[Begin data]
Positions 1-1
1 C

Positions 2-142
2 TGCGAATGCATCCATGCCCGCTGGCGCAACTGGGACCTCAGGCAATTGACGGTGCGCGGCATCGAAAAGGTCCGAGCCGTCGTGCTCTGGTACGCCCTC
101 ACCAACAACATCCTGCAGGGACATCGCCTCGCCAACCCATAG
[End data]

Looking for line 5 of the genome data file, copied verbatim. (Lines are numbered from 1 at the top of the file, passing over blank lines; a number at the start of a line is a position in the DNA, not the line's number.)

101 ACCAACAACATCCTGCAGGGACATCGCCTCGCCAACCCATAG